Introduction – May 13, 2019
It is still unclear exactly what happened with the oil tankers. However, there has been speculation that whatever happened was the result of a false flag operations that was originally intended to frame Iran for whatever happened.
Somewhere along the line however, something went wrong. As a result the reports remain entirely unsubstantiated.
Saudi oil tankers show ‘significant damage’ after sabotage attack, says Riyadh
The Guardian – May 13, 2019
Two Saudi oil tankers have suffered “significant damage” in an apparent sabotage attack off the coast of Fujairah, part of the United Arab Emirates, the Saudi energy minister has said.
The reported incident – which could threaten the security of global oil supplies – comes after the US warned ships that “Iran or its proxies” could be targeting maritime traffic in the region, prompting the US to send an aircraft carrier strike group and B-52 bombers to the Persian Gulf.
One of the two vessels was on its way to be loaded with Saudi crude oil bound for customers in the US, state news agency SPA reported. The attack did not lead to any casualties or an oil spill but caused significant damage to the structures of the two vessels, said Saudi energy minister Khalid al-Falih on Monday.
On Sunday, the UAE foreign ministry said four commercial vessels were targeted by “sabotage operations” near its territorial waters but gave no details of the nature of the sabotage. Hours later, Iranian and Lebanese media outlets aired false reports of explosions at a nearby Emirati port.
Tensions have risen in the year since Donald Trump withdrew the US from the 2015 nuclear deal between Iran and world powers, restoring American sanctions that have pushed Iran’s economy into crisis. Last week, Iran warned it would begin enriching uranium at higher levels in 60 days if world powers failed to negotiate new terms for the deal.
The statement from the UAE’s foreign ministry put the commercial ships near the country’s territorial waters in the Gulf of Oman, east of the port of Fujairah. It said it was investigating the incident “in cooperation with local and international bodies”. It said there were “no injuries or fatalities on board the vessels” and “no spillage of harmful chemicals or fuel”.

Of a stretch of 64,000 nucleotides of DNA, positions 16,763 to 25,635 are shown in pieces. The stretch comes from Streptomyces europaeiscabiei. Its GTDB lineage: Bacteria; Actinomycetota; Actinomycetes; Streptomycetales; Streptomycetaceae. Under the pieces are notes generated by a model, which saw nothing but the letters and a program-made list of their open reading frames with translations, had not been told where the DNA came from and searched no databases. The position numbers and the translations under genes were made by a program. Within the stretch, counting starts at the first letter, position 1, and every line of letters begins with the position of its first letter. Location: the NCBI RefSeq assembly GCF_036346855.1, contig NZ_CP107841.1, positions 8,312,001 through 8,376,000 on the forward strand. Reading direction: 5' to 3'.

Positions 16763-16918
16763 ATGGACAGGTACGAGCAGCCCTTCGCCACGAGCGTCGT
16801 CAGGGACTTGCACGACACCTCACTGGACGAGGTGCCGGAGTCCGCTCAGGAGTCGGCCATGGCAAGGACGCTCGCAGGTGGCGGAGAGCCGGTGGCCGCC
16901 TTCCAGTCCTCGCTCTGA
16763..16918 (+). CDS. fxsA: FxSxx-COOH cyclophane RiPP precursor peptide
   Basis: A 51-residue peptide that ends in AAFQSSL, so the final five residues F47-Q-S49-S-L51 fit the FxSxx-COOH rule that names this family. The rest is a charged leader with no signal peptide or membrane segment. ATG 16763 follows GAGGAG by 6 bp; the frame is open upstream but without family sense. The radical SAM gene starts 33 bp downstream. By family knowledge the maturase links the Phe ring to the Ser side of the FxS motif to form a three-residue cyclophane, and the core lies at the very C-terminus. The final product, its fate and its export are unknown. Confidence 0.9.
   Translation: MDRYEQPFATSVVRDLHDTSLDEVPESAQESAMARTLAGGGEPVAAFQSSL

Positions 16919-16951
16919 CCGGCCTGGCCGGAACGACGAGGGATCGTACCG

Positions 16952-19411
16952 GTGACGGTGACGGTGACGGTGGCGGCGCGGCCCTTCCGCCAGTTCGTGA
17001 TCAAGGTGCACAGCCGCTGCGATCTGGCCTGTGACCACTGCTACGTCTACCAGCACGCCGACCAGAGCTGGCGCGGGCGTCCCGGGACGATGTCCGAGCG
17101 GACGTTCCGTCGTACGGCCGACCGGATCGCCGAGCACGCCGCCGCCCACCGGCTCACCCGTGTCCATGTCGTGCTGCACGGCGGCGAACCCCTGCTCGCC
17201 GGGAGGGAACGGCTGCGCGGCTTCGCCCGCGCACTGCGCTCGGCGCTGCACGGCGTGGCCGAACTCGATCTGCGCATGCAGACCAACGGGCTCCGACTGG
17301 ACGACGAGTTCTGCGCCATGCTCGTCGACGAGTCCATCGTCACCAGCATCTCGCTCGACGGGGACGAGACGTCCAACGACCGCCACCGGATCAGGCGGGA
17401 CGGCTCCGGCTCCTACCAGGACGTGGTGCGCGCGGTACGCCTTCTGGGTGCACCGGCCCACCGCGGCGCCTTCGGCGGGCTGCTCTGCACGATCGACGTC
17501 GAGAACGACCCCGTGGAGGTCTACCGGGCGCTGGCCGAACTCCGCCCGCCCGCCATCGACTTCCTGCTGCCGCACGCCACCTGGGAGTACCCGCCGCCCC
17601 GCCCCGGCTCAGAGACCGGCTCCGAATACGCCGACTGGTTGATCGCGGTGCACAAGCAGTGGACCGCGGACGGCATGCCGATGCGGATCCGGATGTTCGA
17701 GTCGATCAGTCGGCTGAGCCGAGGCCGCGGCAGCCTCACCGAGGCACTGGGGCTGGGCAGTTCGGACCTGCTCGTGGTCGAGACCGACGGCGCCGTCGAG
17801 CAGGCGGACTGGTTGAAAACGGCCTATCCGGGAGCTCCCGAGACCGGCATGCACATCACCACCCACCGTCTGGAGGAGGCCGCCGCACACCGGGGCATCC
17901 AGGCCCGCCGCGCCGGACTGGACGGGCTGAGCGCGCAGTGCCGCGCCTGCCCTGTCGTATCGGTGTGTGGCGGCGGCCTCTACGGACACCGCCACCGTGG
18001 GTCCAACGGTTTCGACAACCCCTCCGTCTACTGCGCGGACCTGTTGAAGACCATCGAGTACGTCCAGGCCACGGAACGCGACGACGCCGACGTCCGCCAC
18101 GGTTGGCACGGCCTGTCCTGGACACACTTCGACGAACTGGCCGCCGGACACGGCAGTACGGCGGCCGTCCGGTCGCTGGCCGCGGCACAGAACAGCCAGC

The US Navy’s 5th Fleet, which oversees the region, did not immediately offer comment on the incident. Emirati officials declined to elaborate while their investigation is ongoing.
Iran’s foreign ministry spokesman called the incidents “worrisome and dreadful”, and asked for an investigation into the matter.
Earlier on Sunday, Lebanon’s pro-Iran satellite channel Al-Mayadeen, quoting “Gulf sources” falsely reported that a series of explosions had struck Fujairah’s port. State and semi-official media in Iran picked up the report from Al-Mayadeen, which later published the names of vessels it claimed were involved in the incident.
Associated Press, after speaking to Emirati officials and local witnesses, found the report about explosions at the port to be unsubstantiated.
Fujairah’s port is about 85 miles from the Strait of Hormuz, through which a third of all oil at sea is traded. The facility handles oil for shipping, as well as general and bulk cargo. It is seen as strategically located, serving shipping routes in the Persian Gulf, the Indian subcontinent and Africa.
The reported sabotage incident came after the US Maritime Administration warned on Thursday that Iran could target commercial sea traffic.
“Since early May, there is an increased possibility that Iran and/or its regional proxies could take action against US and partner interests, including oil production infrastructure, after recently threatening to close the Strait of Hormuz,” the warning read. “Iran or its proxies could respond by targeting commercial vessels, including oil tankers, or US military vessels in the Red Sea, Bab-el-Mandeb Strait, or the Persian Gulf.”
It was unclear if that was the same perceived threat that prompted the White House to order the USS Abraham Lincoln aircraft carrier strike group and B-52 bombers to the region on 4 May.